Recently, our politics department sponsored a showing of the film Zero Dark Thirty. This was then followed by a discussion of the ethics of national security information gathering and the film’s portrayal of torture. One of our students attended this event and completed this summary…
Released in early 2013, Zero Dark Thirty chronicles the CIA operation that located and ultimately killed Osama bin-Laden. More specifically, the film follows a young operative named Maya in her nearly eight year long struggle to find bin Laden in Pakistan. Zero Dark Thirty has garnered attention from critics for its depictions of torture, as well as its alleged use of confidential government information. These topics, along with others, were analyzed in a discussion lead by Professor Erikson after a showing of the film on May 2nd.
The theme that was covered most extensively was the way in which torture and imprisonment were shown in Zero Dark Thirty. Critics have pointed out that the violence and mistreatment of Arab inmates at the hands of Americans presents a pro-torture agenda. However, this perspective was not shared by the audience at last Thursday’s showing. In fact, it was agreed that torture was presented as an excessive and cruel act. One student pointed out that imprisonment was cast in a negative light because in one capacity or another, all of the characters in the film are imprisoned by something. Obviously, the characters detained by the CIA are true prisoners, but even Maya herself is a prisoner of her own mission, and visibly suffers as a result. In general, I felt that the film depicted violence–especially the raid on the bin Laden complex–as grim and tense, making the entire work a subtle critique of the United State’s position on war and torture.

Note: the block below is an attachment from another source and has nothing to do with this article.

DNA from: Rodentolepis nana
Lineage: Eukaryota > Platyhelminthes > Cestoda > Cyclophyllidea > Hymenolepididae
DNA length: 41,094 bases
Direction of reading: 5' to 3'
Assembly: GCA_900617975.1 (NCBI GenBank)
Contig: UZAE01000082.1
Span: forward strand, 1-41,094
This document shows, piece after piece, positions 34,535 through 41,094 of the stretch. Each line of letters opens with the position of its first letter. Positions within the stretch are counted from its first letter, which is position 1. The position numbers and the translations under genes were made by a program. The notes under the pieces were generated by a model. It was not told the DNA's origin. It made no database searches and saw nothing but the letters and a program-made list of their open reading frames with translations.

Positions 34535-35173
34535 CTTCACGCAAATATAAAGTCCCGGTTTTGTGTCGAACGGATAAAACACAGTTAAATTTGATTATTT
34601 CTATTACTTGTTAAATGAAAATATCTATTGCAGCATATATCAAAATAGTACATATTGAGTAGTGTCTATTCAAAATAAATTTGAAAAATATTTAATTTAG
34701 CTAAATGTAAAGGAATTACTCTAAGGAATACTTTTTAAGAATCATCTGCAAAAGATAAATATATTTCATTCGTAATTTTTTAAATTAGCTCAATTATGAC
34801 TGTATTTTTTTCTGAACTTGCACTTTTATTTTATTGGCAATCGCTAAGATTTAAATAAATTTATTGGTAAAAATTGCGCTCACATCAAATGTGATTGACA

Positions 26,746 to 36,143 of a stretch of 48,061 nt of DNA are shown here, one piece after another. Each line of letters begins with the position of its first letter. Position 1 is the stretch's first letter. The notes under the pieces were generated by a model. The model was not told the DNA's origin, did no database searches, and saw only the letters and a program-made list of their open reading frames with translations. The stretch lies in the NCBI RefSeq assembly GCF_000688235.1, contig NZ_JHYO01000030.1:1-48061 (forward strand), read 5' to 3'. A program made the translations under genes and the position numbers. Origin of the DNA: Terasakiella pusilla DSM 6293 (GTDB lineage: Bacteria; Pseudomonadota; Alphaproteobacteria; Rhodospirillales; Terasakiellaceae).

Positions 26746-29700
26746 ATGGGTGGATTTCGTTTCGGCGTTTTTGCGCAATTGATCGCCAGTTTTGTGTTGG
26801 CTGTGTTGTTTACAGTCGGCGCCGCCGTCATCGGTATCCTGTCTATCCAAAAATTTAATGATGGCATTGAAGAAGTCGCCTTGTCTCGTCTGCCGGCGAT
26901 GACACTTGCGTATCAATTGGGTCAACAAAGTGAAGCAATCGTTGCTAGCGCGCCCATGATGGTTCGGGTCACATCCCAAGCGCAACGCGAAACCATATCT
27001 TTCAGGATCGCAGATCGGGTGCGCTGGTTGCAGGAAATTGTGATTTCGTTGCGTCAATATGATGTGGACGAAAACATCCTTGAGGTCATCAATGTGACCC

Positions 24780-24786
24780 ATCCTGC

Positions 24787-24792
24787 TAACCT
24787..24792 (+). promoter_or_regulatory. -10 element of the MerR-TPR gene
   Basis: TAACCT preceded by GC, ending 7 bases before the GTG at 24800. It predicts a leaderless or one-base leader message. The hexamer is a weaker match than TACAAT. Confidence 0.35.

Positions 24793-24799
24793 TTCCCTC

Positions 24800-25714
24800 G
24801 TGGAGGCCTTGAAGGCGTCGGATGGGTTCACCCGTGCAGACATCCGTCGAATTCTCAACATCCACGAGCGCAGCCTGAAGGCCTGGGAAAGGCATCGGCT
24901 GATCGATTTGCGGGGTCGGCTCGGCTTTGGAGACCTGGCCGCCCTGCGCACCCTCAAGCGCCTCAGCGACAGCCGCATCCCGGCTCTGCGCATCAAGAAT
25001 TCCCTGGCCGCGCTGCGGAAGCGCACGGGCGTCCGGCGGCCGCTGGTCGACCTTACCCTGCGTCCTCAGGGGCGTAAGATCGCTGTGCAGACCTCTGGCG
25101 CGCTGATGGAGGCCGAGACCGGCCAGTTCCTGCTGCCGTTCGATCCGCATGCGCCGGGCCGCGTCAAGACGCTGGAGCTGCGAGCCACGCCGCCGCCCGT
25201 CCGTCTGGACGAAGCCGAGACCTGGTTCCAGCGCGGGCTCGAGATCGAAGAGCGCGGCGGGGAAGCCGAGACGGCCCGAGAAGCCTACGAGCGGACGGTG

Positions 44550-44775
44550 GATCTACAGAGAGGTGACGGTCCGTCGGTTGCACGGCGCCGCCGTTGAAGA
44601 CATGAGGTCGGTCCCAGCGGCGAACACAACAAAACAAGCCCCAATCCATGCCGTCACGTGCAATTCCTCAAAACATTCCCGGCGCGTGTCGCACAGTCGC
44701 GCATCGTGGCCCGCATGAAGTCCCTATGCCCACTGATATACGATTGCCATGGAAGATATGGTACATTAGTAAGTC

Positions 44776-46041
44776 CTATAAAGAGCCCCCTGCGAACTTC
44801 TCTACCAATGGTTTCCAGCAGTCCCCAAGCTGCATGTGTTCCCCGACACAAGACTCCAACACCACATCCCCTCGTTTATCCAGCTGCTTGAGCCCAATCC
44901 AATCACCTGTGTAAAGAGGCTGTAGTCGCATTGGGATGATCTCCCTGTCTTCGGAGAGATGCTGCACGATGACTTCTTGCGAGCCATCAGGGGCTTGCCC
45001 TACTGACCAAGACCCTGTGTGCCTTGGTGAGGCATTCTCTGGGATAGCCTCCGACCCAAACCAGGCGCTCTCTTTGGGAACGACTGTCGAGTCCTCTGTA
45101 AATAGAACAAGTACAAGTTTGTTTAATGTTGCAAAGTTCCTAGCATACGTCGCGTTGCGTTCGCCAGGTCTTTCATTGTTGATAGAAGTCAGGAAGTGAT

Professor Erikson explained that since the George W. Bush administration, US policy with regards to torture has remained virtually unchanged. The anti-torture reforms that President Obama enacted at the start of his presidency were actually started by President Bush. He also noted that despite Bush’s reputation of a pro-war president, it is Obama’s use of drone strikes that has likely resulted in more civilian deaths than during the Bush’s administration.
Another issue that was raised was the treatment of SEAL team 6 after this highly-publicized mission. During the discussion, a student brought up an article published in Esquire magazine that was written by one of the members of SEAL team that carried out the raid in Abbottabad. The article addressed the actual events that transpired, how the mission was dramatized, and the lasting effects of the operation of the lives of these servicemen. I was unaware that the Navy dismissed these soldiers after the assassination of bin Laden, and was shocked to find out that some of the members were relieved of duty just shy of a completing their 20 years of service, effectively eliminating their right to a pension. Experiencing the film for a second time, in conjunction with the wealth of information that was provided by Professor Erikson, has sparked my curiosity about the CIA and the history of US covert operations.